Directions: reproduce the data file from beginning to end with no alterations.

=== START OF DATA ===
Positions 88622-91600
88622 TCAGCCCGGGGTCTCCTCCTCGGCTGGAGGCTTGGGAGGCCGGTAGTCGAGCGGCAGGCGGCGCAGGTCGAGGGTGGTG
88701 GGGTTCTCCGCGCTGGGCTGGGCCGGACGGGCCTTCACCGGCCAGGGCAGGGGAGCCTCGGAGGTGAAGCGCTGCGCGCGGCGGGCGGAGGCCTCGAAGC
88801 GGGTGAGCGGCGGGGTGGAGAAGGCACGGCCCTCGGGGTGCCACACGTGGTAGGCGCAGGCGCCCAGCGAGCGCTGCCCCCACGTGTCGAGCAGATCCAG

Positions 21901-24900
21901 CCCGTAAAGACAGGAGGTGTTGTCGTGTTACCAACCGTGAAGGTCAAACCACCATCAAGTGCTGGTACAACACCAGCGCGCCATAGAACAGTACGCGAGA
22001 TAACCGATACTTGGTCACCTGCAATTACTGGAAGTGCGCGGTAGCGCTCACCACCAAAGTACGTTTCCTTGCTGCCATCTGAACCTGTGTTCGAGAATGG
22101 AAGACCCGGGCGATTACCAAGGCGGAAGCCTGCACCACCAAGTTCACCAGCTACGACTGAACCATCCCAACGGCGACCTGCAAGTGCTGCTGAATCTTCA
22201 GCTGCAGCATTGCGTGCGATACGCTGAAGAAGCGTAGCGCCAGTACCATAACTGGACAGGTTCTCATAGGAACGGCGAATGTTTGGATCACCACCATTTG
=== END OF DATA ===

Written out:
Positions 88622-91600
88622 TCAGCCCGGGGTCTCCTCCTCGGCTGGAGGCTTGGGAGGCCGGTAGTCGAGCGGCAGGCGGCGCAGGTCGAGGGTGGTG
88701 GGGTTCTCCGCGCTGGGCTGGGCCGGACGGGCCTTCACCGGCCAGGGCAGGGGAGCCTCGGAGGTGAAGCGCTGCGCGCGGCGGGCGGAGGCCTCGAAGC
88801 GGGTGAGCGGCGGGGTGGAGAAGGCACGGCCCTCGGGGTGCCACACGTGGTAGGCGCAGGCGCCCAGCGAGCGCTGCCCCCACGTGTCGAGCAGATCCAG

Positions 21901-24900
21901 CCCGTAAAGACAGGAGGTGTTGTCGTGTTACCAACCGTGAAGGTCAAACCACCATCAAGTGCTGGTACAACACCAGCGCGCCATAGAACAGTACGCGAGA
22001 TAACCGATACTTGGTCACCTGCAATTACTGGAAGTGCGCGGTAGCGCTCACCACCAAAGTACGTTTCCTTGCTGCCATCTGAACCTGTGTTCGAGAATGG
22101 AAGACCCGGGCGATTACCAAGGCGGAAGCCTGCACCACCAAGTTCACCAGCTACGACTGAACCATCCCAACGGCGACCTGCAAGTGCTGCTGAATCTTCA
22201 GCTGCAGCATTGCGTGCGATACGCTGAAGAAGCGTAGCGCCAGTACCATAACTGGACAGGTTCTCATAGGAACGGCGAATGTTTGGATCACCACCATTTG